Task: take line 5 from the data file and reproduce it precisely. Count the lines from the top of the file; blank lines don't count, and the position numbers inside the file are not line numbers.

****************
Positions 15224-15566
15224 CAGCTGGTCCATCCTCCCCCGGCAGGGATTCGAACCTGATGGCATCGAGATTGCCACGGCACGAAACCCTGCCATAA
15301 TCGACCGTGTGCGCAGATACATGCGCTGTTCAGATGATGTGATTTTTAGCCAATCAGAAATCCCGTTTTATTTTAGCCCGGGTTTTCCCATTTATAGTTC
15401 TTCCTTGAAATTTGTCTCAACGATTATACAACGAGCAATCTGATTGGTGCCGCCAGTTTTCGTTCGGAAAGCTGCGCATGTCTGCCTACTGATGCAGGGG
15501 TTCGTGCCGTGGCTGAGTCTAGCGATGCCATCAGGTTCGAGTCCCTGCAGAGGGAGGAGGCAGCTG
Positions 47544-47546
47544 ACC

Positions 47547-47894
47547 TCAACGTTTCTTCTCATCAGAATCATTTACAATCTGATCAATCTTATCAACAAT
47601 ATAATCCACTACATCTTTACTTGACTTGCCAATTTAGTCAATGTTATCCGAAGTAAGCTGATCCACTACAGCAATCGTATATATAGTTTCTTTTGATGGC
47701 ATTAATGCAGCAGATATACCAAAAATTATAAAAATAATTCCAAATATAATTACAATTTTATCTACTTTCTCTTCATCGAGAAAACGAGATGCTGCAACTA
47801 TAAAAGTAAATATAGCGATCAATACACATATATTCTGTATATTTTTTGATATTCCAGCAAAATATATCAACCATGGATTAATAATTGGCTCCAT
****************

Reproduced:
15501 TTCGTGCCGTGGCTGAGTCTAGCGATGCCATCAGGTTCGAGTCCCTGCAGAGGGAGGAGGCAGCTG